The new Housing Bill was one subject brought up by the Queen in her latest speech, on the 21st of June. Banning letting fees would be one measure that would improve “transparency, affordability and competition in the private rental market”.
Tenants and rental agents will benefit from the new bill, from two points of view.
First of all, landlords will not be able to collect rental fees anymore from their new tenants and their agents. The Queen’s speech mentioned the English Housing Survey from 2014-15 that revealed an average letting fee charged per tenancy of £223. In the same time, fees charged by agents increased by 60% from 2009 to 2010 and from 2014 to 2015 (14% increase in mean).
The fees were found difficult to pay by the tenants. The same studyfound that 42% of tenants had to borrow money and that 1 in 7 tenants pay more than £500.
Second of all, the bill intends to help tenants recover the unlawfully charged fees paid until now. There were no references about how this measure will be put to practice in the future, though.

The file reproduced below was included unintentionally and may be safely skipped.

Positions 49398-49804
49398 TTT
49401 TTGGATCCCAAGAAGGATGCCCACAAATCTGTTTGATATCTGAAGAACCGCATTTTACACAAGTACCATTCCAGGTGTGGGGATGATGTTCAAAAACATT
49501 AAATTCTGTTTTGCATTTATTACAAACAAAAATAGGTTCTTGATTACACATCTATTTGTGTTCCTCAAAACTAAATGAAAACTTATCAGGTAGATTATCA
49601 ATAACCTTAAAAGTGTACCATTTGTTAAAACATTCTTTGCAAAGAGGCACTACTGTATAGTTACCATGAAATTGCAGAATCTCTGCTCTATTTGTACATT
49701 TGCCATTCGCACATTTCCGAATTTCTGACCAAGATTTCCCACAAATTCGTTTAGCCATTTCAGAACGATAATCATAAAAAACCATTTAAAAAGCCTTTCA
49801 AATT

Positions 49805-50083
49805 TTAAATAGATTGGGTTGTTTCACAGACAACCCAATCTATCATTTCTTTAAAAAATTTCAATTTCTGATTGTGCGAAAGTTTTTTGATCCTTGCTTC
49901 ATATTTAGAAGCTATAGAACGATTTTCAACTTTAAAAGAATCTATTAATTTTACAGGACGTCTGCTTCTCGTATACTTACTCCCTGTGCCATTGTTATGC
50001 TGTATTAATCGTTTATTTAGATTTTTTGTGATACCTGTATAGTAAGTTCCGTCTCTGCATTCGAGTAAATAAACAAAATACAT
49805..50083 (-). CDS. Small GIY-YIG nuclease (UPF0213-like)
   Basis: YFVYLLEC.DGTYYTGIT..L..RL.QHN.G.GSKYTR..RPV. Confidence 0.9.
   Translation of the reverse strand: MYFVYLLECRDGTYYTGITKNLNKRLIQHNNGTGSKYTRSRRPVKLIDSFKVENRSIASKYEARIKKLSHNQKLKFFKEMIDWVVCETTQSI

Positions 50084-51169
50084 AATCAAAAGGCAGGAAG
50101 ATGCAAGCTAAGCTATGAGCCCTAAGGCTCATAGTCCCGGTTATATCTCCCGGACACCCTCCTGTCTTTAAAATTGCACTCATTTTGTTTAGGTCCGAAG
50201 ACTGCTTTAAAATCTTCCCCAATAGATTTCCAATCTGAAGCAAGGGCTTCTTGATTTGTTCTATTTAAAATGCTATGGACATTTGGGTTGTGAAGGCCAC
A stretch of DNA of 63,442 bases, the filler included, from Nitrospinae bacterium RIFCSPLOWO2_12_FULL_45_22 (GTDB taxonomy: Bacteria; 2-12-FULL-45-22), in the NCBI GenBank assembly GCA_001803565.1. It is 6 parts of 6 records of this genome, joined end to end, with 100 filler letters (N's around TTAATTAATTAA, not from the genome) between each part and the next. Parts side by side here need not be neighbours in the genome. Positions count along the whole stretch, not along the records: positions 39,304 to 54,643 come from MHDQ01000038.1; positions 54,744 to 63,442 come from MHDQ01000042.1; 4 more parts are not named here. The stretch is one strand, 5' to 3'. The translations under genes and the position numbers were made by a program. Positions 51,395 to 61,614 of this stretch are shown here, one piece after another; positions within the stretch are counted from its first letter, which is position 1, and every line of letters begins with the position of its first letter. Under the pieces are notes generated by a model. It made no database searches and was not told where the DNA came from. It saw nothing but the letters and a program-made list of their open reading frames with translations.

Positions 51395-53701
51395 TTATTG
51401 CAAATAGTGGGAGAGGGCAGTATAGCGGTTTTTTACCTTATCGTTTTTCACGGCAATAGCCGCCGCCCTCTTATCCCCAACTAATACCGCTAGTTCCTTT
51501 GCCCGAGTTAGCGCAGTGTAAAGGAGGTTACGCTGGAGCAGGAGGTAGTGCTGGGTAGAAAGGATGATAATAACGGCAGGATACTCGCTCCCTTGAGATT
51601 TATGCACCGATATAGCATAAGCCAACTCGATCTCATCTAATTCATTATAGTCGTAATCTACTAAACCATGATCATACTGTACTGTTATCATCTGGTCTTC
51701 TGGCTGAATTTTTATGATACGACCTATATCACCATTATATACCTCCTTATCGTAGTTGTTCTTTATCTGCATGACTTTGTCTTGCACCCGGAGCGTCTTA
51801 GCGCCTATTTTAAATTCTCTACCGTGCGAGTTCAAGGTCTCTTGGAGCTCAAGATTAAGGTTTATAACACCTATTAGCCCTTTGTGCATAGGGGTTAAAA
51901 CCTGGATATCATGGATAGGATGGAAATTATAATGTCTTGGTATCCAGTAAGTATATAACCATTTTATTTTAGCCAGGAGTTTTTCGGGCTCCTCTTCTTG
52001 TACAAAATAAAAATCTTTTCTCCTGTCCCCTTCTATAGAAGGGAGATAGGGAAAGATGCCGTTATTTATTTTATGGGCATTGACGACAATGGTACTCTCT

Expectations from the new amendments are to create a more competitive rental sector with lower costs for tenants. However, overall, this should also result in a higher quality of service for renters.
The National Approved Letting Scheme (NALS) took notice of the references made by the Queen in her speech. The banning proposals are not new since all the main political parties included it in their manifesto. According to Isobel Thomson, CEO of NALS, the Fair Fees Forum that will be held on the 13th of July will engage further in discussions with the Government upon the subject.
Proposals on the tenants’s fees bill were included in the main themes of the speech after an eight-week consultation program that ended on the 2nd of June. The main concern related to the subject was that the present situation was creating an environment lacked of transparency that is unfair to some parts included in the transaction.